Health Sciences Podcasting Guidelines

PODCASTING

Podcasts are a popular and legitimate medium to reach people. The most popular shows in the podcast charts are syndicated radio shows, highlights of TV shows – still very much dominated by traditional media. However, some original podcasts are very popular and gaining equal traction.

Podcasting isn’t easy – like anything, it requires a plan. 

WHAT IS THE PODCAST ABOUT?

A good podcast has a defined topic, genre, or subject. There are podcasts for all manners of subjects and genres, from daily news briefings, in-depth political shows, sports shows, and just friends talking nonsense about board games.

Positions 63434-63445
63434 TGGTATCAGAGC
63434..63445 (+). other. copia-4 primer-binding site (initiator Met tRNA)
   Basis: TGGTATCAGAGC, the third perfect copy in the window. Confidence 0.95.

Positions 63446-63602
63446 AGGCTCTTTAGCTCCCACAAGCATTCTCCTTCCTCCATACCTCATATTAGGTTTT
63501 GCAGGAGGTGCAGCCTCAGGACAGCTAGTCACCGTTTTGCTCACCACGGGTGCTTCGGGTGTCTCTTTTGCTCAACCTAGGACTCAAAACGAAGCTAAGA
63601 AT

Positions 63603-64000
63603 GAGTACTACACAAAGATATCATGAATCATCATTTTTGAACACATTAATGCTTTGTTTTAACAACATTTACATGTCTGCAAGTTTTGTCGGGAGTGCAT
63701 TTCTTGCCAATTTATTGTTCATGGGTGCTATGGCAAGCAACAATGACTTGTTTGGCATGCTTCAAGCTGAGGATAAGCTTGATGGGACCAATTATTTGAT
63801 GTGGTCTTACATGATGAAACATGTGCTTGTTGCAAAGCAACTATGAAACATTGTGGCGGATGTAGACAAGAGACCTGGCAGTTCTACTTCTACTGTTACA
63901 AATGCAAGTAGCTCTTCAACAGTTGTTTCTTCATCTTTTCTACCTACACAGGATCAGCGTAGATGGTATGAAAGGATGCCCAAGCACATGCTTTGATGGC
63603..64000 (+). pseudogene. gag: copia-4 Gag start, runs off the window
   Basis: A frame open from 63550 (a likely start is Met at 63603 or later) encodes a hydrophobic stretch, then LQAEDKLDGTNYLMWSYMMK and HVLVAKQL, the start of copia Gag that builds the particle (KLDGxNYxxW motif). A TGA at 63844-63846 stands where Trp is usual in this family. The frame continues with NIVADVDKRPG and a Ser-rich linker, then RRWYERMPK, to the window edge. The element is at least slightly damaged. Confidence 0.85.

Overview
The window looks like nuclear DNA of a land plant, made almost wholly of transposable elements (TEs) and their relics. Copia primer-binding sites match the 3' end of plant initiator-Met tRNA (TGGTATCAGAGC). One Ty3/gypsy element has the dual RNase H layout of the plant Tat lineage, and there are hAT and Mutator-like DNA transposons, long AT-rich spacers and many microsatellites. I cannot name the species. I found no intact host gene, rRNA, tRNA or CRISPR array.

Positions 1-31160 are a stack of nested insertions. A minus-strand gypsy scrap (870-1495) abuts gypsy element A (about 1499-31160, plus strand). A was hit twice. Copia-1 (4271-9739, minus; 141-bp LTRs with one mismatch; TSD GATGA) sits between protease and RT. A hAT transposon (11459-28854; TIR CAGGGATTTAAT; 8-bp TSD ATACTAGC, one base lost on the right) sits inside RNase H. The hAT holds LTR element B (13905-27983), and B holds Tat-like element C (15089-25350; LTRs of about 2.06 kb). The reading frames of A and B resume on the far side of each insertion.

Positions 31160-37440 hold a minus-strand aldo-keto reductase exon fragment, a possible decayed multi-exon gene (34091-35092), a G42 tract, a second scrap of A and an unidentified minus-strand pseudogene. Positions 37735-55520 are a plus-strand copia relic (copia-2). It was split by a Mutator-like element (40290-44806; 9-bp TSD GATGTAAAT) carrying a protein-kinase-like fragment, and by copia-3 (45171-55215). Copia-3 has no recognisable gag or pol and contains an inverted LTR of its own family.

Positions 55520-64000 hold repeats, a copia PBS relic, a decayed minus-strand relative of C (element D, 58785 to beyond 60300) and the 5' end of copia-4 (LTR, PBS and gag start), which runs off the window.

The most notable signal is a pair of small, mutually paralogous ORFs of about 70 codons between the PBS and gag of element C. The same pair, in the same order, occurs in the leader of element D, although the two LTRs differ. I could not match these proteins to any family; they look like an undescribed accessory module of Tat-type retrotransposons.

Consider what your subject matter is – what could you talk about? Is there enough discussion for multiple episodes? Try to write a one-to-two sentence brief about what your podcast will be. If you can’t define it easily in two sentences, it may be time to consider scaling back in your scope. This will help give a clear direction for your show, and your audience’s understanding of what to expect.

IS ANYONE DOING THIS ALREADY?

Check to see if someone's already doing this. Offering something different, if there’s a rival or competitor out there, can be beneficial. It will help you find your creative window, as well as give you an even clearer direction you want to go. Is there a window you see that the competitor isn’t covering? Topics not being discussed? What value do you offer?

WHO IS THE PODCAST FOR?